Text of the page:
Regarding the compositional quality, the Active-pMA preserved the initial content in phenolic compounds, total carotenoids, and the antioxidant activity during storage. Blueberries are fruit with one of the highest antioxidant capacities that is largely influenced by total phenolic content and in a small portion by ascorbic acid [52,53]. Starting from these points, maintaining a high level of phenolic compounds and antioxidant activity is a priority for the postharvest handling process.

5. Conclusions

A novel food packaging material based on polyethylene coated with a food grade acrylic resin filled with a nano-carrier of antimicrobial salicylate (listed in EC-Directive 10/2011) was prepared. The nano-carrier was constituted of an anionic clay, such as layered double hydroxide, to which the active molecule has been linked with an ionic bond. The successful incorporation of the antimicrobial into the layered double hydroxide was demonstrated through X-ray diffraction analysis and the study of controlled release.
The use of Active-pMA resulted in valid solution to store blueberries for 13 days at 8 °C, allowing a 50% shelf-life extension respect to the Control. The main effect of Active-pMA was the control of mold development, which was mainly due to the release of antimicrobial agents. Moreover, the storage in active bags delayed the rate of respiration and limited weight loss, preserving the fruit firmness. The Active-pMA also preserved the content in healthy compounds. In support of this hypothesis, the results showed that the antimicrobial effect was registered starting from the 7th day of storage, a sampling time in which the salicylate concentration was released by more than 80%.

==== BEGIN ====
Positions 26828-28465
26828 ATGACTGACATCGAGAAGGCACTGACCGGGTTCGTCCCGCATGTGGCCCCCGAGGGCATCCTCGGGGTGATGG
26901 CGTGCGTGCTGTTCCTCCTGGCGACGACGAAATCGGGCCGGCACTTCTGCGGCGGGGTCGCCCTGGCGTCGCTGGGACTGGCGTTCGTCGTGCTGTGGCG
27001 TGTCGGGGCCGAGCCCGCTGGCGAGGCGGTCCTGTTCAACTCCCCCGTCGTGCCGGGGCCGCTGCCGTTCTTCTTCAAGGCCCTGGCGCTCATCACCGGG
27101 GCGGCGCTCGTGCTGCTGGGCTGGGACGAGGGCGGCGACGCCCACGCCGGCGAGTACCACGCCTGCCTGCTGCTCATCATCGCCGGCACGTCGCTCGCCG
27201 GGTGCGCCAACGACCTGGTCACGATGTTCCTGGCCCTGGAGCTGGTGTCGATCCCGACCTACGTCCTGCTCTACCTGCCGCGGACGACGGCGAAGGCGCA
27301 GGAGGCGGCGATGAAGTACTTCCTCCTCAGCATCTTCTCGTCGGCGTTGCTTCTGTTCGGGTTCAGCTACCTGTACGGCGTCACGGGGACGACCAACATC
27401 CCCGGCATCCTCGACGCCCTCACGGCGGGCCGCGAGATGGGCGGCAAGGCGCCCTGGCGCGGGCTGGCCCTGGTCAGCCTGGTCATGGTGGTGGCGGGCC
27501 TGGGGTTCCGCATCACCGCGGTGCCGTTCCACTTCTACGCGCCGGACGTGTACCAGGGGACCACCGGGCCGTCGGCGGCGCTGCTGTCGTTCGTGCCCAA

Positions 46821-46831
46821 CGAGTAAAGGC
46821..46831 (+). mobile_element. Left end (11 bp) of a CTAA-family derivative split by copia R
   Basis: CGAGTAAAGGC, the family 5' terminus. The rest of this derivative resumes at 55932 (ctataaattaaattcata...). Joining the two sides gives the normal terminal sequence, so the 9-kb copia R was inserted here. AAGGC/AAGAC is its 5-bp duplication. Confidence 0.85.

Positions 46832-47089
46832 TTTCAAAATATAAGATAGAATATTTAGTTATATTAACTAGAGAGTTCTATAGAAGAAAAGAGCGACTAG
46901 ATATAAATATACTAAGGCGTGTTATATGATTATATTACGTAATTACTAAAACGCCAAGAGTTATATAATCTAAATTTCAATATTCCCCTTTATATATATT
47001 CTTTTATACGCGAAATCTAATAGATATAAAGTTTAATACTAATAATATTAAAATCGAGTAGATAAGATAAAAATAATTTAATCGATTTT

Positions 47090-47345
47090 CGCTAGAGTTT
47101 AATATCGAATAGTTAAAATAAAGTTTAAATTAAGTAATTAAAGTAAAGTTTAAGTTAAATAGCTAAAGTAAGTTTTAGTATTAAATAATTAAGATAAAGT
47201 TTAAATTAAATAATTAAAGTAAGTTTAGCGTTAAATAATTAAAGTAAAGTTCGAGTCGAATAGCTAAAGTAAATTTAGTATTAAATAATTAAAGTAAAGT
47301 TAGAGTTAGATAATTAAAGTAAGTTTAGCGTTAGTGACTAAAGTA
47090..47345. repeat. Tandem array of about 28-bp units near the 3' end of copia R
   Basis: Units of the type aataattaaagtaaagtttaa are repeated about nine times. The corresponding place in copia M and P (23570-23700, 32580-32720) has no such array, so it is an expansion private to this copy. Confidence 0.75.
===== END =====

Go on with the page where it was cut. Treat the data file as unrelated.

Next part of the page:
Author Contributions

V.B. packaging characterization, paper writing and reviewing; M.C. experiment design, writing, reviewing; N.M. reviewing; M.P. quality analysis; L.Q. microbial analysis, writing and reviewing; B.P. experiment design, writing, reviewing; G.G. experiment design, writing, reviewing. All authors have read and agreed to the published version of the manuscript.


This research was funded by Italian Ministry of University and Research: Project Prin 2017 “MultI Functional polymer cOmposites based on groWn matERials (MI-FLOWER)” (grant number: 2017B7MMJ5_001).


The project Cronogard TM (H2020-SMEINST-2-2016-2017) (Grant agreement n. 783696) is kindly acknowledged. The authors also thank Massimo Franchi and Mariella Quarto of the Institute of Sciences of Food Production—CNR for the kind collaboration.

Conflicts of Interest

The authors declare no conflict of interest.


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Figure 1. X-ray diffraction of unfilled polyethylene (PE) (A) and active film (B). Inset: Layered Double Hydroxides modified with salicylate molecule.
Figure 1. X-ray diffraction of unfilled polyethylene (PE) (A) and active film (B). Inset: Layered Double Hydroxides modified with salicylate molecule.
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Figure 2. Release of salicylate bonded to Layered Double Hydroxides nanofiller from active film and simply blended into PE
Figure 2. Release of salicylate bonded to Layered Double Hydroxides nanofiller from active film and simply blended into PE
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Figure 3. Changes in gas composition inside Active-pMA bags of blueberries (cv Rebel) stored for 13 days at 8 °C. Data are mean values (n = 3) ± standard deviation. pMA: passive modified atmosphere packaging.